Wong Fei-Hung (Jackie Chan) is a mischievous, yet righteous young man, but after a series of incidents, his frustrated father has him disciplined by Beggar So (Yuen Siu-Tien), a master of drunken martial arts.
Agent Jackie is hired to find WWII Nazi gold hidden in the Sahara desert. He teams up with three bundling women (the 3 stooges?) who are all connected in some way. However a team of ... See full summary »
Jackie Chan is a boy who is used as a janitor at his kung-fu school. Jackie Chan can't fight and is always getting bullied by the teachers and pupils. One day an old man helps Jackie train ... See full summary »
Returning home with his father after a shopping expedition, Wong Fei-Hong is unwittingly caught up in the battle between foreigners who wish to export ancient Chinese artifacts and loyalists who don't want the pieces to leave the country. Fei-Hong has learned a style of fighting called "Drunken Boxing", which makes him a dangerous person to cross. Unfortunately, his father is opposed to his engaging in any kind of fighting, let alone drunken boxing. Consequently, Fei-Hong not only has to fight against the foreigners, but he must overcome his father's antagonism as well. Written by
Murray Chapman <firstname.lastname@example.org>
Miramax's North American theatrical distribution, Drunken Master II was cut the least. A scene in which Wong drunkenly sings at a café was re-cut slightly, making use of a few alternate takes not seen in the original Cantonese version. In addition, a 35 second cut was made to the concluding scene of the film which showed Wong blinded and mentally crippled as a result of drinking industrial alcohol during the film's ultimate fight. Played for laughs, the scene was considered to be in bad taste by Miramax. See more »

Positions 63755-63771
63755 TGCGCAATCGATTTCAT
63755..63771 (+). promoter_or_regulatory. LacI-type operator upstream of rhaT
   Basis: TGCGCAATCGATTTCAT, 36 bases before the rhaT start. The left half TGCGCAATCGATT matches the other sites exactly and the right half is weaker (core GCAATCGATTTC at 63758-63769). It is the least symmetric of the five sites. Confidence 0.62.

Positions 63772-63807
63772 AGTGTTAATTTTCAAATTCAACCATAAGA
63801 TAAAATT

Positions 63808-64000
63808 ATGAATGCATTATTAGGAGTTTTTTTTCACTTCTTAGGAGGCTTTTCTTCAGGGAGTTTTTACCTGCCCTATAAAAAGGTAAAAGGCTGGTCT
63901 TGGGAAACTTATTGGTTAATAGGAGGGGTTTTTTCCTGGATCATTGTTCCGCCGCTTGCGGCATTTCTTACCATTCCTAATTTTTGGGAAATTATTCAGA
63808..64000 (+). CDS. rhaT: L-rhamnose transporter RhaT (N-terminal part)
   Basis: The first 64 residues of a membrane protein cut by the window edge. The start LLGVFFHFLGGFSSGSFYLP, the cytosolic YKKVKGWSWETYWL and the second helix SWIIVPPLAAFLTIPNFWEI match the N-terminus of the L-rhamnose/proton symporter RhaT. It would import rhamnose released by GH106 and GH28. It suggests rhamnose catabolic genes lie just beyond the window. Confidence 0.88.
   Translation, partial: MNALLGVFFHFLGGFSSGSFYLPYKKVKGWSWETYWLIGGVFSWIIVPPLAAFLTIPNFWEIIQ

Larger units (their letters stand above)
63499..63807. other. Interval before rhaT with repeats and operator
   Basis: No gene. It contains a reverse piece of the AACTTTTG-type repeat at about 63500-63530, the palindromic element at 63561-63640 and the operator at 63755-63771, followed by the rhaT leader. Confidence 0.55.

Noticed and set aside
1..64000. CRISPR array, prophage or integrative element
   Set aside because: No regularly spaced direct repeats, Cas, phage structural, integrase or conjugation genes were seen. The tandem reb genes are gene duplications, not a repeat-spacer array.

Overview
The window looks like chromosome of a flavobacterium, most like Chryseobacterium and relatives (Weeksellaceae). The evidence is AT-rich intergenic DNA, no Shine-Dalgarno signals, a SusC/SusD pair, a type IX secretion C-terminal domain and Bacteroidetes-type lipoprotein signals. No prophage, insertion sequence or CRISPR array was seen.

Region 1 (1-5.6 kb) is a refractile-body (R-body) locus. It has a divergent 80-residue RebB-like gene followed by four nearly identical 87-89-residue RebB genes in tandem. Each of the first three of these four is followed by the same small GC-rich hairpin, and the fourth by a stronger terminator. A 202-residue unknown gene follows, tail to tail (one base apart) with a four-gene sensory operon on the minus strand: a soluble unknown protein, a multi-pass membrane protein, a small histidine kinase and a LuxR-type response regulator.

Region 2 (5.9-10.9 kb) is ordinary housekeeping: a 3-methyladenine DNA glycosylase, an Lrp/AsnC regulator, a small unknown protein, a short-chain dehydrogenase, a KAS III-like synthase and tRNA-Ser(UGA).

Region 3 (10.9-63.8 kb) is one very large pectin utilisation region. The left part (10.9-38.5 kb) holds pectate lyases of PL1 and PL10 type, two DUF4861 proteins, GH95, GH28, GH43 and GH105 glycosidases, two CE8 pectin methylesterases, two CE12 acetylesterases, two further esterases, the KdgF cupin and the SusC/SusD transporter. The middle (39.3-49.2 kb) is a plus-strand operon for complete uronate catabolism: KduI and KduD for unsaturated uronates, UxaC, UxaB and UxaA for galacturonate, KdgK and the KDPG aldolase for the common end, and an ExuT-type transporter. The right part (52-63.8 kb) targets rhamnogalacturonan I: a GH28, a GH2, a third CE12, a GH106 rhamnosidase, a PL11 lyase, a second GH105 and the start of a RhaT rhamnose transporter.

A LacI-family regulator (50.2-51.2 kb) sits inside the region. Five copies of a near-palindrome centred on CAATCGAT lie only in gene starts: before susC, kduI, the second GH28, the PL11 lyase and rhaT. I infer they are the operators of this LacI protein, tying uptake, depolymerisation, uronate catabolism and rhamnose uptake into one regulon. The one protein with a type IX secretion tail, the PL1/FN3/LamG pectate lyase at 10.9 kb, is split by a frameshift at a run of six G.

The amount of sand in the drum that Fei-hung uses to extinguish the man on fire. See more »
I may be wrong about this, but I think Chan is responsible for the
avalanche of ironic performance fights we have now.
Here's the deal: movies need to be cinematic and fights are cinematic
so we have them.
Movies fall into two rough buckets: various concepts of sincerity and
those that have (incorrectly as it turns out) been conflated under the
concept of irony. Anything that exists in the first eventually has a
sibling in the second; that's the way the world works.
So if you have fights, even elaborate kung fu productions that are
sincere, sooner or later someone will figure out how to annotate them.
Chan was the guy that found a way to turn fights into a show and at the
same time produce a simultaneous commentary that says: "watch this, its
To do the annotation, a requirement is that first level be excellent.
Chan IS an excellent fight performer, and key to this awareness is the
much publicized fact that no cheating is done on the effects. But he
also a great humorist as well.
This particular film isn't the turning point for all fight irony that
follows. That was much earlier, but this is probably the best and most
Ted's Evaluation -- 3 of 3: Worth watching.
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